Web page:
Introduction International consensus exists for the use of 4 key drugs pertinent to care of the dying and the use of CSCI is advocated, where appropriate, to support patient comfort. In the NCDAH 2008/09, 54% of 3,893 patients had CSCI prescribed; of these 1026 were cancer patients (67% of all cancer patients) and 1080 were non-cancer patients (46% of all non-cancer patients).
Aim(s) and method(s) Aim: to explore medications and dosages prescribed via CSCI in the last 24 hours of life for cancer and non-cancer patients.
Using clinical data from 6,580 cases (from 149 sites) reported within the NCDAH 2013/14, combinations and doses of drugs given via CSCI in the last 24 hours of life were analysed descriptively.
Results CSCI prescribed for 1,850 (28%) patients. 722 were cancer patients; 1128 were non-cancer patients (representing 46% and 22% of all cancer and non-cancer patients, respectively). Non-cancer patients were older (83 vs 74) and had recognition of ‘dying’ earlier (75 hours vs 62 hours prior to death). The 4 key drugs were regularly prescribed. Most (both groups) received 2 or 3 drugs; most common 2 drug combination – sedative (usually Midazolam) and opiate (usually Morphine). Median doses – Midazolam (both groups) – 10 mg over 24 hours; Opiates: Morphine – cancer 15 mg, non-cancer 10 mg; Diamorphine – cancer 12.5 mg, non-cancer 10 mg; Oxycodone – cancer 20 mg, non-cancer 10 mg.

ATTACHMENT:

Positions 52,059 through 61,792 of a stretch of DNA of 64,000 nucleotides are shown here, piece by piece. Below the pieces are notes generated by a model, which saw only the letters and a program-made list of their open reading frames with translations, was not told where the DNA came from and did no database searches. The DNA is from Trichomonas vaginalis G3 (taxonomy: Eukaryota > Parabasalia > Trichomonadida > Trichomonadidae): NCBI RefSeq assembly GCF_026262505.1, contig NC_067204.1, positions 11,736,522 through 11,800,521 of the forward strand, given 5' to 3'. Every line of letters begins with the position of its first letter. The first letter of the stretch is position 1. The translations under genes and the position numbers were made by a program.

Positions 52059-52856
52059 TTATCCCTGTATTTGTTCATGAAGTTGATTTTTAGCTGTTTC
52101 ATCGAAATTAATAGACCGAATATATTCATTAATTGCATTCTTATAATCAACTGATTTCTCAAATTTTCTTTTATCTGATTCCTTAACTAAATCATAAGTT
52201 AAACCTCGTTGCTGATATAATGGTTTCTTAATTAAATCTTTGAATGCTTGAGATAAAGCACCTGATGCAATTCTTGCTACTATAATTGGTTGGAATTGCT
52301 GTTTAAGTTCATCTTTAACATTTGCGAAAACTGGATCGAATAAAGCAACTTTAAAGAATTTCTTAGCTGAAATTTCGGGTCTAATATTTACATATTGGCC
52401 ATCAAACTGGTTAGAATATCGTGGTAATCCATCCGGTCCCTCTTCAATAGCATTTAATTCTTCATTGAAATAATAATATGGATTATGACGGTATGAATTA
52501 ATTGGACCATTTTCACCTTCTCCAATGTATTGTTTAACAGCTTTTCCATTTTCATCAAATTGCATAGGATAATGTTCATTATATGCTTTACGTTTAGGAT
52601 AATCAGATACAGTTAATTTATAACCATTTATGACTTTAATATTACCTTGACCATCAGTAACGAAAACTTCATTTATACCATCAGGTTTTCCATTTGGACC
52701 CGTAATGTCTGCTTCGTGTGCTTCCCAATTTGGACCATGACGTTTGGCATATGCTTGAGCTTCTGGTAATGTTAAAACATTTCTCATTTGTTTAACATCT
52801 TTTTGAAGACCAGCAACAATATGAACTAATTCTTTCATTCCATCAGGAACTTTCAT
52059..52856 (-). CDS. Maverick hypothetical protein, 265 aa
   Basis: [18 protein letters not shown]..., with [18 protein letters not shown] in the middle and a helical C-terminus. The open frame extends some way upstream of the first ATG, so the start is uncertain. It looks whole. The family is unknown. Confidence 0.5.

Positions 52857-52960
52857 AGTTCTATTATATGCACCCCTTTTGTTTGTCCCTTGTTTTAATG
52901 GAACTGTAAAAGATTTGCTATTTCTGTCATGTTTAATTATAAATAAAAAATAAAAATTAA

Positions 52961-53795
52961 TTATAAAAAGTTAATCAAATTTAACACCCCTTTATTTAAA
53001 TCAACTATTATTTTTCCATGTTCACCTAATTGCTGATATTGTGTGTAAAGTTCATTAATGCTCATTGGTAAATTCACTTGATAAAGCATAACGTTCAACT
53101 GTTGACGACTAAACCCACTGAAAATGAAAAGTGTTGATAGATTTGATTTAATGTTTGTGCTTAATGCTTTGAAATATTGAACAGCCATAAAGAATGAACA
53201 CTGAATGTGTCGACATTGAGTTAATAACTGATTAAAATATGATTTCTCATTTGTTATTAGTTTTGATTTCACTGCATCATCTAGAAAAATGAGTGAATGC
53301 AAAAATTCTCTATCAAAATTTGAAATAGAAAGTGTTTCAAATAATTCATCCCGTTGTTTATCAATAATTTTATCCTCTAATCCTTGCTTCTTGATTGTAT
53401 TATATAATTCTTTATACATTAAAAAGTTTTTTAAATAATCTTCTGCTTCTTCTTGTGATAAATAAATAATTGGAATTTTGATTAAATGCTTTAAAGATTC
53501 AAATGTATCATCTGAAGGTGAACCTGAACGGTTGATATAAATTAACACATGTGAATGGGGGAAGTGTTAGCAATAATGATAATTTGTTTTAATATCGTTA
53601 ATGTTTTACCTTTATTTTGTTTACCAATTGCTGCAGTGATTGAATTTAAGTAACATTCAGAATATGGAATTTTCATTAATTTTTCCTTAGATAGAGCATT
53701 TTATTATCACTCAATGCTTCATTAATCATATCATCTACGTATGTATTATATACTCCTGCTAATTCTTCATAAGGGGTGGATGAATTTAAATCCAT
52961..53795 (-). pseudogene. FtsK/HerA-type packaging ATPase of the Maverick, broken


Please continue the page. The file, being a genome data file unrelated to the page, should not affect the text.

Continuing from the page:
Conclusion(s) The use of CSCI is around half of that in 2008/9. Type of drugs administered was similar in both groups. Dose of opiates for non-cancer patients was lower on average.
- Supportive care
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